Who: Merera Gudina; Leader of the Oromo People's Congress - veteran Ethiopian politician; Dr Awol Allo; London School of Economics Fellow in Human Rights at the Centre for the study of human rights.

What: Protests have swept the northern part of Ethiopia since November last year, after the government decided to geographically expand the country's capital, Addis Ababa. Hundreds of people have been killed and thousands of people illegally detained1. However, protest are still ongoing even after the government halted its plan to expand the capital. Furthermore,   some commentators believe the protests to be historically motivated, as the Oromo's have been politically and economically marginalised for decades. Dr. Awol Allo writes in CNN, "Oromo culture and language have been banned and their identity stigmatized, becoming invisible and unnoticeable within mainstream perspectives."2.

Mr Merera Gudina believes the crisis in the northern region could evolve into a civil war if the government fails to address its land use policies. Dr. Awol believes the crisis has the tendency to degenerate into a full scale social explosion.

When: The protest in Oromia originally began in April 2014, but intensified in November 2015 while the protests in the Amhara region began on 15 July 2016 (pls see: sporadic-unrest-in-ethiopia-poses-continual-risk-to-business ).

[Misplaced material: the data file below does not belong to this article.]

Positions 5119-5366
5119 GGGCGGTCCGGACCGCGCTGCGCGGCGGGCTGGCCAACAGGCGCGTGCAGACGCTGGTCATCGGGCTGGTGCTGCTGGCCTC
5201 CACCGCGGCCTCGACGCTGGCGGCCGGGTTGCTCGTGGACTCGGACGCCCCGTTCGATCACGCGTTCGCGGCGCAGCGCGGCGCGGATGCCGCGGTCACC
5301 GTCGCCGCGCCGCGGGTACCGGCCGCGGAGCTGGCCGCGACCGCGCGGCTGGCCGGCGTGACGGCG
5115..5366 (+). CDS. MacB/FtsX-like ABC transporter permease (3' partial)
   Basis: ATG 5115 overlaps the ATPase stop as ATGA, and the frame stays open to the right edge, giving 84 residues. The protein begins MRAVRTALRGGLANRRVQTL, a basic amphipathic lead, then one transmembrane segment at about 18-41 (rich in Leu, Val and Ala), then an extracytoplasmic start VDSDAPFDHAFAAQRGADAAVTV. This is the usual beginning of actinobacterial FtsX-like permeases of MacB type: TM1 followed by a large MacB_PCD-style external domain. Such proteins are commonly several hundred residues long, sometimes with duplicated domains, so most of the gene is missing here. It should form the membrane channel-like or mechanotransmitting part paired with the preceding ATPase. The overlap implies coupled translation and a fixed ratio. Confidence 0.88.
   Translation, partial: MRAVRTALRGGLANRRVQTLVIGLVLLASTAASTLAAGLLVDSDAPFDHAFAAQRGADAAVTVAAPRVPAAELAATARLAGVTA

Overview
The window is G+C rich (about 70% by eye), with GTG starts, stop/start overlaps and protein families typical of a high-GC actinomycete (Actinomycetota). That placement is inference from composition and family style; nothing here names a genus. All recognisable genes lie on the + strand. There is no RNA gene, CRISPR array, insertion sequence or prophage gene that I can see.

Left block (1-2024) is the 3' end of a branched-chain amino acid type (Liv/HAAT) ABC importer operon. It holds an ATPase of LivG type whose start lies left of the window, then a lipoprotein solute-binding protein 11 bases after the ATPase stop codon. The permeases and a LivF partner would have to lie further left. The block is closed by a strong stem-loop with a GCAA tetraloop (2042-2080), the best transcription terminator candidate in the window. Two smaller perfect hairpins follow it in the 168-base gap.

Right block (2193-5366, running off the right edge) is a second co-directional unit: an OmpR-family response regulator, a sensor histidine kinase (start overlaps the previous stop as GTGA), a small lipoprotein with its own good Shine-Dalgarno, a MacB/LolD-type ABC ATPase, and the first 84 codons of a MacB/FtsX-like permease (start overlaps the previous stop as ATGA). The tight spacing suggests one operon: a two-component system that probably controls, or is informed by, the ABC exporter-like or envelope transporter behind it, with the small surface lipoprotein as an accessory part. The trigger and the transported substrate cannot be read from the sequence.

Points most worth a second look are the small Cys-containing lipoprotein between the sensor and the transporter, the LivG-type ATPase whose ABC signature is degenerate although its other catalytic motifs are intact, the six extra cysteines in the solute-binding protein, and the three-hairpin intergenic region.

Why: Mr Merera Gudina believes the Oromos are becoming more conscious about their rights and that's why more people are coming out to protest against the marginalisation of the Oromo people. He said if the government continues to repress people while they demand for their rights, a civil war will be one of the most likely scenarios. Mr Gudina in an interview with Reuters said: "There have been no attempts at negotiation from the government, no engagement with the opposition or the people. So far, their only response is bullets"3.

Outlook: In Gondar (a city in the Amhara region), on 15 and 31 July 2016, protesters looted and vandalised buildings and properties of those affiliated with the Tigray dominated Ethiopia's People Revolutionary Democratic Font (EPRDF)4, potentially a harbinger for Gudina's statement that a civil war might occur. In order for Mr Gudina's prophecy not to come to pass, the current administration will need to address the situation cautiously and without violence. One strategy the government might employ might be to resist rhetoric that portrays the Oromias as anti peace and anti-development. As the government has invested massively in public infrastructure and is recording an impressive annual growth rate, a civil war will be a massive blow to the achievements the government has made in terms of infrastructural development in the country. The international community will also be hoping that the crisis in Ethiopia does not degenerate into a social explosion because of the strategic role Ethiopia plays in the sub-region; the current instability of the region adds to their concerns.


1 BBC. Ethiopia forces 'killed 400 Oromo protesters'. 2016 http://www.bbc.com/news/world-africa-36546917

2 Awol K. Allo. Oromo Protests: Why US must stop enabling Ethiopia. 2016. CNN http://edition.cnn.com/2016/08/09/africa/ethiopia-oromo-protest/

3 Sally Hayden. Ethiopia's battle for land reforms could lead to war: opposition leader. 2016 Reuters Africa http://www.reuters.com/article/us-ethiopia-landrights-violence-idUSKCN10M12X

4 A. Adedayo. Sporadic Unrest in Ethiopia Poses Continual Risk to Business. 2016 Songhai Advisory. http://www.songhaiworldweb.com/need-to-know/sporadic-unrest-in-ethiopia-poses-continual-risk-to-business

The content of this article is intended to provide a general guide to the subject matter. Specialist advice should be sought about your specific circumstances.